The Last Samurai

Bearded and long-haired, Tom Cruise in The Last Samurai is a movie star’s egocentric dream of noble machismo — the white man who enters a foreign culture, an ancient warrior class, and proves himself worthy. It’s typical of Hollywood that Cruise has been chosen to play the lead in a heavily fictionalized account of the samurai rebellion led by Japanese hero Takamori Saigo in 1877. In real life, very needless to say, there was no disgruntled Civil War captain named Nathan Algren (Cruise), who, captured by samurai forces, learned to love the nobility and elegance of their ways. A significant piece of Japanese history takes a back seat to the spiritual reawakening of Tom Cruise.

I suppose Dances with Wolves (to which this movie owes more than to, dare I say it, The Seven Samurai) was similarly dishonest; but that was a guilty white dream of atonement for the atrocities perpetrated on Native Americans, and Kevin Costner was helping to defend an entire people, not a class of once-elite warriors who’d been part of an oppressive hierarchy. Some of us went along with Costner’s daydream, self-aggrandizing as it sometimes was, because it reflected a genuine curiosity about an extinguished way of life. Here, though, the bitter Algren has flashbacks to his own genocidal rampages under Custer; he drinks a lot and has an air of self-disgust over what he did and saw, and he’s Tom Cruise, so we’re supposed to forgive him.

Hired by the Japanese to train an army to destroy the rebellious samurai — who resist the modernization of the military and the nation — Algren, leading a bunch of shaky recruits, goes down, but not without a fight. The leader of the samurai, Katsumoto (Ken Watanabe), sees how fiercely Algren defends himself (to point up Algren’s superhuman ferocity, director Edward Zwick — never one for subtlety — zeroes in on a flagpole Algren uses to hold off his attackers, the flag emblazoned with a growling tiger) and orders him taken alive. Back at samurai headquarters, Algren is nursed back to health by the widow (played by the model Koyuki) of one of the samurai he killed.

Guilt over battle prowess rubs elbows confusingly with pride in it. According to the Dances with Wolves template, Algren should be content to live among the wise and noble people in the sanctity of nature, and absent himself from the violence of his past. But these are samurai; making war is what they do. Since they won’t adopt modern tactics like guns or cannons, Algren is of little help to them other than being one more guy with a sword. He becomes proficient at swordsmanship, until even the more disdainful of the samurai grudgingly allow that this one has potential.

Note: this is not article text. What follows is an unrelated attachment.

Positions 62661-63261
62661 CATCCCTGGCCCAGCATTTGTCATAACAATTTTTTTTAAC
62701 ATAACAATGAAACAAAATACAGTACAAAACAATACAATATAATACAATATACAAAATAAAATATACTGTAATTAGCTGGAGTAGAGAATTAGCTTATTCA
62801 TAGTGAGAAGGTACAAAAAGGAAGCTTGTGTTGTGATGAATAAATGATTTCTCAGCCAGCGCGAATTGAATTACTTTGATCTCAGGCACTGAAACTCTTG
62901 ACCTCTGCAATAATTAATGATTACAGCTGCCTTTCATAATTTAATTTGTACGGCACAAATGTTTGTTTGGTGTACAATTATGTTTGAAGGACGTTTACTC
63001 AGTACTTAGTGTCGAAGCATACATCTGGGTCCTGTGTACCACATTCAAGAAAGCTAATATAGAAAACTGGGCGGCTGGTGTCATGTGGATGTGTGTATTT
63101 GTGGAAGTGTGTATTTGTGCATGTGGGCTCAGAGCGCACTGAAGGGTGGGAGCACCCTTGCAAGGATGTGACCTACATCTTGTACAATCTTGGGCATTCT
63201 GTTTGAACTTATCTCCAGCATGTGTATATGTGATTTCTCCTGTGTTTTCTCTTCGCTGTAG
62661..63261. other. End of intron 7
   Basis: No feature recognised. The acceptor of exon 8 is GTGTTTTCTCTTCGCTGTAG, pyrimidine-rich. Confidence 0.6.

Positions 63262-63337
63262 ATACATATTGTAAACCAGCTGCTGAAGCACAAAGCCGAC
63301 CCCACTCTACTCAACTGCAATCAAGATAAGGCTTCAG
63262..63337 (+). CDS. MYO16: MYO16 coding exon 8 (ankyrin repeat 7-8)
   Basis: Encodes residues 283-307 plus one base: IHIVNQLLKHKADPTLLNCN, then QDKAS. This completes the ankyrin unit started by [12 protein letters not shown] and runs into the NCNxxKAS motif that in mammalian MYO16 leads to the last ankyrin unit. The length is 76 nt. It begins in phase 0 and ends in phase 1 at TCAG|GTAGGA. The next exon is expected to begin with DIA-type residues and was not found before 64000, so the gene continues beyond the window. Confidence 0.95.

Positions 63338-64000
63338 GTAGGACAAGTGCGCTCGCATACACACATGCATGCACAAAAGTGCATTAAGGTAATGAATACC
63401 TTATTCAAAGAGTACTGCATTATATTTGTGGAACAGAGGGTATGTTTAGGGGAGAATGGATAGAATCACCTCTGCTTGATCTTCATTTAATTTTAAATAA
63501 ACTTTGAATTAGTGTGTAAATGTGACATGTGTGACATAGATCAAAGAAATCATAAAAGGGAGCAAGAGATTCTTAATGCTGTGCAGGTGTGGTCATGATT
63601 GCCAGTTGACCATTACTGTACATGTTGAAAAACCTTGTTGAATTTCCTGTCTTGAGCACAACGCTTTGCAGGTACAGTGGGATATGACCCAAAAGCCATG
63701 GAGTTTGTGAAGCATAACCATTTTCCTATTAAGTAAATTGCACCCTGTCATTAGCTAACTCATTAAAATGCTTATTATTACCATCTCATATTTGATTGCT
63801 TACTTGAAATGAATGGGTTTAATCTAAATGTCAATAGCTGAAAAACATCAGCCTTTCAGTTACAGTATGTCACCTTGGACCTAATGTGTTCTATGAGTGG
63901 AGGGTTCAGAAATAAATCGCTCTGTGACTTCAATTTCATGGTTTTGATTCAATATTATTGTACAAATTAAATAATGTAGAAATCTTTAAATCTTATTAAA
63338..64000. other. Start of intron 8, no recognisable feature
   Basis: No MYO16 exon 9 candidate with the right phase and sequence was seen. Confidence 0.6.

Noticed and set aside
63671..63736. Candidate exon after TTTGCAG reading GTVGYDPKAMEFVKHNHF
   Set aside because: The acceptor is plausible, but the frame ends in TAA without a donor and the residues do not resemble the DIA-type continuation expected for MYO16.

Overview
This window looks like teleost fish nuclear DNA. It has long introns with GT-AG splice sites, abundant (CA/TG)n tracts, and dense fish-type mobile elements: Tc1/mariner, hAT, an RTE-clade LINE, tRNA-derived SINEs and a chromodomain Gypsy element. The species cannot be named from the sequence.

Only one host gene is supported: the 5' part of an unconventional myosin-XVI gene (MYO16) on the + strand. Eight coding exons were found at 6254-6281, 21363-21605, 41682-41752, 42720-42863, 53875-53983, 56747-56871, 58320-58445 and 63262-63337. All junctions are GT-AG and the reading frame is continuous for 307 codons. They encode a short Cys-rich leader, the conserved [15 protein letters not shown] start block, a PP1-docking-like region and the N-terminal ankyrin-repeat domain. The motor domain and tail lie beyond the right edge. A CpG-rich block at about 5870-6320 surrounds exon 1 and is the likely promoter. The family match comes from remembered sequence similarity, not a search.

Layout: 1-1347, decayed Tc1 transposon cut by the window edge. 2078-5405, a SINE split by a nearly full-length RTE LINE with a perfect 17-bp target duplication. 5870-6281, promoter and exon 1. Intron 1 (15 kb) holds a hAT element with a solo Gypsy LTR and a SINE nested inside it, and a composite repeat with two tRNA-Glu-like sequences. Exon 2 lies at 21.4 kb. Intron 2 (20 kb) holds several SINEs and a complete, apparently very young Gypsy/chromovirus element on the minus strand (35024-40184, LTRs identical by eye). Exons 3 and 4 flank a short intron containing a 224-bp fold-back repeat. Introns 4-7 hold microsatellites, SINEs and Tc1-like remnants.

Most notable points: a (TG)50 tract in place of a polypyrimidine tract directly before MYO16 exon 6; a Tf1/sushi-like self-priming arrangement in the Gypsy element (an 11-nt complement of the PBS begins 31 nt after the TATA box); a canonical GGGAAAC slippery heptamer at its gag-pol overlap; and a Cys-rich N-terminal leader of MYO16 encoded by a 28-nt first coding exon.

What is the theme — to say nothing of the point — of this lumbering if strikingly photographed (by John Toll) mini-epic? Edward Zwick seems smitten with the paradoxes and confusions of war or military action, as in Legends of the Fall, The Siege, Courage Under Fire, and his best film, Glory (which Zwick cribs from here when Cruise forces a jittery recruit to load and fire to prove that his army isn’t ready, just like Matthew Broderick firing his pistol right next to a black soldier as he tries to load and fire). I can’t really work out how Zwick feels about war from film to film, though in this movie it’s certainly useful as a violent panorama against which manhood is tested and proven. The real point of the film seems to be the poster image of a battle-ready Tom Cruise waving a sword and all decked out in gleaming red-and-black samurai armor.

Finally, forgive me, but why are we supposed to care about the extinction of the samurai way? The dying tradition here is that of men born into a warrior class that killed according to the wishes of their masters. (Japanese peasants, who were sometimes beheaded for having offended a samurai, probably had a far less romantic view of the class.) Whose idea was it to deliver a holiday blockbuster whose message is that it’s okay to kill as long as you kill with dignity? The Last Samurai glorifies war as a necessary way of life. It’s not a way of life I’m interested in putting on a pedestal, thanks.

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Explore posts in the same categories: action/adventure, biopic, drama

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